I actually learned this in the kitchen of this lovely Indian woman! Serve hot in soup bowls, or over rice.
I actually learned this in the kitchen of this lovely Indian woman! Serve hot in soup bowls, or over rice.
A great basic dahl recipe. It can also be enhanced with all manner of vegetable matter to round out your diet: diced broccoli, sweet corn kernels, red/green/yellow bell pepper, chopped fennel, plus more. We call it the enthusiastic dahl--because we can put everything we've got into it. Adding garam masala towards the end of cooking increases flavour without heat. Lightly toasting dry chilli powder at the start in oil likewise increases flavour without increasing the heat factor as much as adding it later would. Adding a small can of coconut milk during cooking will enrich the flavour for festive occasions and/or provide much-needed fats for (thinner) vegetarians. The dahl can also be garnished with lime juice and tabasco sauce as well as some chopped cilantro. Chapatti fried in butter makes a nice accompaniment and alternative to the basmati rice or brown rice standard. Hing can be stored in a well sealing jar--such as that used for premium instant coffees. Even if you do not drink coffee, it's a small price to pay for a practical solution to the Hing smell issue. N.B. Hing seems to work well with the flavour of cardamom seeds and makes a killer red lentil dahl.Read More
I'd like to chime in about the aesofetida. It is also labeled "Hing" and you can find it in most ethnic stores. My Indian buddies tell me that lots of Indians won't even have the stuff in the house (It's really kind of overwhelming). I don't particularly like it, so, be warned and go easy on it, it stinks to high heaven. Substituting onion powder (with a little garlic powder thrown in) is a great idea.Read More
I'd like to chime in about the aesofetida. It is also labeled "Hing" and you can find it in most ethnic stores. My Indian buddies tell me that lots of Indians won't even have the stuff in the house (It's really kind of overwhelming). I don't particularly like it, so, be warned and go easy on it, it stinks to high heaven. Substituting onion powder (with a little garlic powder thrown in) is a great idea.
A great basic dahl recipe. It can also be enhanced with all manner of vegetable matter to round out your diet: diced broccoli, sweet corn kernels, red/green/yellow bell pepper, chopped fennel, plus more. We call it the enthusiastic dahl--because we can put everything we've got into it. Adding garam masala towards the end of cooking increases flavour without heat. Lightly toasting dry chilli powder at the start in oil likewise increases flavour without increasing the heat factor as much as adding it later would. Adding a small can of coconut milk during cooking will enrich the flavour for festive occasions and/or provide much-needed fats for (thinner) vegetarians. The dahl can also be garnished with lime juice and tabasco sauce as well as some chopped cilantro. Chapatti fried in butter makes a nice accompaniment and alternative to the basmati rice or brown rice standard. Hing can be stored in a well sealing jar--such as that used for premium instant coffees. Even if you do not drink coffee, it's a small price to pay for a practical solution to the Hing smell issue. N.B. Hing seems to work well with the flavour of cardamom seeds and makes a killer red lentil dahl.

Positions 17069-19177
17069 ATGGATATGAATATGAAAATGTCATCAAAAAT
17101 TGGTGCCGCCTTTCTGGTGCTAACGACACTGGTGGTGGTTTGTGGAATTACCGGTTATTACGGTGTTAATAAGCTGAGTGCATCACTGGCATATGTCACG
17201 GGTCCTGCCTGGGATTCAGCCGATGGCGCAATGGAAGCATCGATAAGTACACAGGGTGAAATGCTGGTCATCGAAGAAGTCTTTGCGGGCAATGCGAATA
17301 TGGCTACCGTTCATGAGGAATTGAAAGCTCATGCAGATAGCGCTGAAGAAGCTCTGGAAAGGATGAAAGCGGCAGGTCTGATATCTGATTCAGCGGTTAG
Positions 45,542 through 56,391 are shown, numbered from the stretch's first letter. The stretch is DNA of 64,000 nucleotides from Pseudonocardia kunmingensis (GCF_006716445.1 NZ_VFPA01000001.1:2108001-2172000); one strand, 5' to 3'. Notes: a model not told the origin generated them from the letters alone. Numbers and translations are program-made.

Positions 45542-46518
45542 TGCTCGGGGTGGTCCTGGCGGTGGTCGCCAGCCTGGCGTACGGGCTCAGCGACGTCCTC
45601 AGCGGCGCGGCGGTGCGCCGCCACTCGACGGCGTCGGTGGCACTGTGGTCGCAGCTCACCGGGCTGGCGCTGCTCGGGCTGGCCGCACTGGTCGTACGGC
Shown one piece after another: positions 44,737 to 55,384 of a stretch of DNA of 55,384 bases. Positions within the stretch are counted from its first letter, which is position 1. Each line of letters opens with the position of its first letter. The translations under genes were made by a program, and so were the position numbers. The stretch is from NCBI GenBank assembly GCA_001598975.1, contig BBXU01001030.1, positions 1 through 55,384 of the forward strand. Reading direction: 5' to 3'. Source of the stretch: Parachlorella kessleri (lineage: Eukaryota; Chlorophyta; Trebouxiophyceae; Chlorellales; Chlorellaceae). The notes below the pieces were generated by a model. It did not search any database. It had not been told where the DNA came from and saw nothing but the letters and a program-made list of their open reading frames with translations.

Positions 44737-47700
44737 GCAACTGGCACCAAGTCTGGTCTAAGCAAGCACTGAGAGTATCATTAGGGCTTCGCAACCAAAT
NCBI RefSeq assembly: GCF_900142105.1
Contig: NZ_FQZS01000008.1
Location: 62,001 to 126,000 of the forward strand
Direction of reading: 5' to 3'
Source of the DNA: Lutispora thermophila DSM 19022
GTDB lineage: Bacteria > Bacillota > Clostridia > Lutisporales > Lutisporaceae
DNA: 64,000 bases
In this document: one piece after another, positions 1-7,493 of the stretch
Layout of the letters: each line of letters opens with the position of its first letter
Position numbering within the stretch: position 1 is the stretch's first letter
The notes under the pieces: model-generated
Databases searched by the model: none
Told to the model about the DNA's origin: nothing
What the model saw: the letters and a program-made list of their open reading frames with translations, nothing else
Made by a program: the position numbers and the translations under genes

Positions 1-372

Just FYI - If the dried yellow split peas are round, they're "chana dal". Moong dal is smaller and more oval-shaped.
I took my cue from the cocmments by Ednicious and viewed it as an "enthusiastic" dahl - and I made it a bit differently but it came out great! I soaked the split yellow peas for a few hours, which both softens them and helps to reduce gassy side-effects for people not used to eating them. For the people who said they take much longer to cook, perhaps they are using a different kind of pea. I found mine in the ethnic food aisle of my supermarket, and it was marked Mung Dal. I sauteed an onion, cubanelle pepper, some carrots, roma tomatoes (all chopped up in my mini food processor) in some olive oil, added some frozen corn kernels, and let them soften. I added a couple of garlic cloves, let them cook a bit, and then added my spices: about a teaspoon of chili powder I had toasted prior, 1 ts of ground ginger (didn't have fresh), 1/2 ts of coriander, 1 ts of cumin, and a couple of bay leaves and some salt. I let that sautee with the veggies a little and added the drained peas (2 cups). Then I added 4 cups of chicken broth and let it cook for 20 minutes while I cooked some jasmine rice. It was super yummy. My point is that you really can make it your own and develop it according to your tastes if you don't have the exact recipe components on hand. :)
After reading all the reviews here, I tried making this with different proportions. I also soaked the moong beans for about 2 hours – and it STILL took well over an hour to cook and continual additions of water. In the end, though, this came out delicious! 2 ½ cups moong beans 2 ½ cups water 1 ½ t salt 1 T grated fresh ginger root 1 diced jalapeno pepper (seeded) 1 cup diced tomatoes Juice of 1 lime ½ T ground turmeric 3 T vegetable oil 1 ½ t cumin seed 1 dried red chile pepper 1 pinch onion/garlic powder 4 cloves garlic, finely chopped ½ cup chopped fresh cilantro